With James Bond successfully reinvented, Jason Bourne as strong as ever, and talk of Jack Ryan coming back, the studios have big plans to turn other classic espionage novels of the 60’s and 70’s into contemporary action thriller franchises.
As previously mentioned, Quentin Tarantino is already looking into adapting Len Deighton’s “Game Set Match” trilogy into a feature film, whilst remakes of Alistair Maclean’s “Ice Station Zebra” and “Where Eagles Dare” are in development at Sony Pictures.
Now, the trades report that fresh off his success with “There Will Be Blood”, director Paul Thomas Anderson is in early negotiations to helm Paramount’s “Horse Under Water” – the second of Deighton’s four novels featuring his most famous character creation – Harry Palmer.
Designed as a kind of anti-glamorous Bond, Deighton’s spy is hindered by bureaucracy, wears glasses, shops in supermarkets, lives in back street flats and seedy hotels, and is in need of a pay rise.
The original ‘Horse’ was set in 1960 and centers on a retrieval mission for a stockpile of forged British and American currency locked away in a sunken German U-Boat off the Portugese coast. As the mission progresses however, it’s quickly discovered that the cargo isn’t money but a top secret list of names that could devastate the British Government if it ever got out. The ‘Horse’ in the title is a code name for heroin which comes into play later in the action.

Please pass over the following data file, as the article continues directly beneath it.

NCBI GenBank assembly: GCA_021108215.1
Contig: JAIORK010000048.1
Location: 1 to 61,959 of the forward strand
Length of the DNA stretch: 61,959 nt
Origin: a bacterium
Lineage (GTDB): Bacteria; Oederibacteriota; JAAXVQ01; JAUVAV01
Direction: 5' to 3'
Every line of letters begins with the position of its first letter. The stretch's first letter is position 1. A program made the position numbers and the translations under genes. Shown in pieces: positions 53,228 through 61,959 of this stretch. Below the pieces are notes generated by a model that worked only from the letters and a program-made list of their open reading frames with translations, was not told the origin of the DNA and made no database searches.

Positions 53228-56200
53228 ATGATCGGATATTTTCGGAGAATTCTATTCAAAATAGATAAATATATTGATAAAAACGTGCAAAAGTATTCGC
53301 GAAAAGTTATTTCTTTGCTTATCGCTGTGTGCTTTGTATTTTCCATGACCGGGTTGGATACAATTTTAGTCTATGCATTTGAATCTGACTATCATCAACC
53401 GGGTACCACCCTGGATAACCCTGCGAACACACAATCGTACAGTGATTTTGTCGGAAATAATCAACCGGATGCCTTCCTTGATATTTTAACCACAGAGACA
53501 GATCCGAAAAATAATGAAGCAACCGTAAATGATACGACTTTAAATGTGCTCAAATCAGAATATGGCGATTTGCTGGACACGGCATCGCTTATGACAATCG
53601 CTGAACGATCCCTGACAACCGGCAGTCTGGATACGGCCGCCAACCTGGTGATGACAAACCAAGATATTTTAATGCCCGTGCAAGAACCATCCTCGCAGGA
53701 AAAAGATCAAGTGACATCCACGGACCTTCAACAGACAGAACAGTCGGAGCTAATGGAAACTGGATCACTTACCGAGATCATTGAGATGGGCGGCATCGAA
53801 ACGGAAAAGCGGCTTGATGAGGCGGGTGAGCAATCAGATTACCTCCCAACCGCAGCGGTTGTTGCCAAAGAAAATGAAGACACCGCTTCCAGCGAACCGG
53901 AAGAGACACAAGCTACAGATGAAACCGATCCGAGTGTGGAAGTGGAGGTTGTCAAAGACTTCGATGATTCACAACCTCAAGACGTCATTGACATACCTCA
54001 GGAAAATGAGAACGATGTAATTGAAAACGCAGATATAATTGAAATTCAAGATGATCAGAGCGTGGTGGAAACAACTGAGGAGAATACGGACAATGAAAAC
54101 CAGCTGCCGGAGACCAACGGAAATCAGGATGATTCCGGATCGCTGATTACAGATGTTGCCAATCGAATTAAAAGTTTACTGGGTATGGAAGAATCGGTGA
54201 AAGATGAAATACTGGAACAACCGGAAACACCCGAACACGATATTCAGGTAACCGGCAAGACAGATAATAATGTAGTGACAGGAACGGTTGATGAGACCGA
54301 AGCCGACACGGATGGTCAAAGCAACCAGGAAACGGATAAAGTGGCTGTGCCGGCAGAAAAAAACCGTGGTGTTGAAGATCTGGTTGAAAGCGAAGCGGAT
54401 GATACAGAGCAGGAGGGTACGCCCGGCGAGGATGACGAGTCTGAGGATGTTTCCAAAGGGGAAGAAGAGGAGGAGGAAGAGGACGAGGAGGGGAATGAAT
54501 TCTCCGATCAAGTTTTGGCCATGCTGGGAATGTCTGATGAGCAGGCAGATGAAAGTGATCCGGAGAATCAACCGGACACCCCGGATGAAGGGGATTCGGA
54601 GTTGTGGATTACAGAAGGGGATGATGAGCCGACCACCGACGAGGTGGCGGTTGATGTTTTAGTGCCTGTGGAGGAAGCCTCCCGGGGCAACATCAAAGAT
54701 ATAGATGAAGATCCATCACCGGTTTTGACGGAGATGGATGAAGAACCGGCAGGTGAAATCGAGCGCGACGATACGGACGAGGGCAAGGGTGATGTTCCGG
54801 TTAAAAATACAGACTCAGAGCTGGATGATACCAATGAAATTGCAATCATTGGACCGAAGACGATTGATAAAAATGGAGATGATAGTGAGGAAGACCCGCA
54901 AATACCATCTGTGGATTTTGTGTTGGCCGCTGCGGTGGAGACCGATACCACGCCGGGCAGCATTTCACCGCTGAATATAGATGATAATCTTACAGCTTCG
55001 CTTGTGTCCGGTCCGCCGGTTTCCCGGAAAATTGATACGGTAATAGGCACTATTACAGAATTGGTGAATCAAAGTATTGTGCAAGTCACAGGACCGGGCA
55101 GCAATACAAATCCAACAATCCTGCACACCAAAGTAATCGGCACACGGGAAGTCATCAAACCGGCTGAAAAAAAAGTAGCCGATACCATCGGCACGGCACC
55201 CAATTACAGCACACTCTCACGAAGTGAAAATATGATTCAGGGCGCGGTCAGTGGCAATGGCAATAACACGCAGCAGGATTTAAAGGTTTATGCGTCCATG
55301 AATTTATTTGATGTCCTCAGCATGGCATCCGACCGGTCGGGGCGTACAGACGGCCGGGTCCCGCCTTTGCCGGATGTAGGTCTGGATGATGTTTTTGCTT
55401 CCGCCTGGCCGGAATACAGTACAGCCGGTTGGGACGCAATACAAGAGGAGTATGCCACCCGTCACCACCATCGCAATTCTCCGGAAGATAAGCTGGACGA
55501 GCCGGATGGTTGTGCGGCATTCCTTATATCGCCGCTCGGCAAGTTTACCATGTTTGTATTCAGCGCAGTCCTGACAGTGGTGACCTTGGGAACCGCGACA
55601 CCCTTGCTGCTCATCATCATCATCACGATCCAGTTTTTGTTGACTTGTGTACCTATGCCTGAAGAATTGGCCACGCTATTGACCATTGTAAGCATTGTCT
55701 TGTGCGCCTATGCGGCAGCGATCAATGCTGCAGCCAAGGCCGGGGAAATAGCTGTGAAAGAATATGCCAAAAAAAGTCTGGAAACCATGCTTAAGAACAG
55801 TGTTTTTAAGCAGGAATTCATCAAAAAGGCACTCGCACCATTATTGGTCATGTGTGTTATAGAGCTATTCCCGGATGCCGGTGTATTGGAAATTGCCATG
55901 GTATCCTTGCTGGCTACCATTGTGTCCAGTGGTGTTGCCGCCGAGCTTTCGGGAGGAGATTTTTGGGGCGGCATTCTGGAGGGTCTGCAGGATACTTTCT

‘Horse’ is the only one of Deighton’s four major Palmer stories not to have been adapted for film so far. The other three – The Ipcress File, Funeral in Berlin and Billion Dollar Brain – were all turned into a successful film trilogy in the 1960’s starring Michael Caine. Whilst the films use Palmer’s name, the novels famously avoided naming the protagonist altogether.
Anderson was initially offered the more action-oriented first Palmer book ‘Ipcress’. That book dealt with mind control technology and Palmer’s investigations into defections of leading British scientists. Anderson chose ‘Horse’ however as it is apparently “more suitable” for his style, and is considering keeping the film in its 1960 time period in order to differentiate itself from the other spy franchises.
No word as yet on when production is scheduled to begin.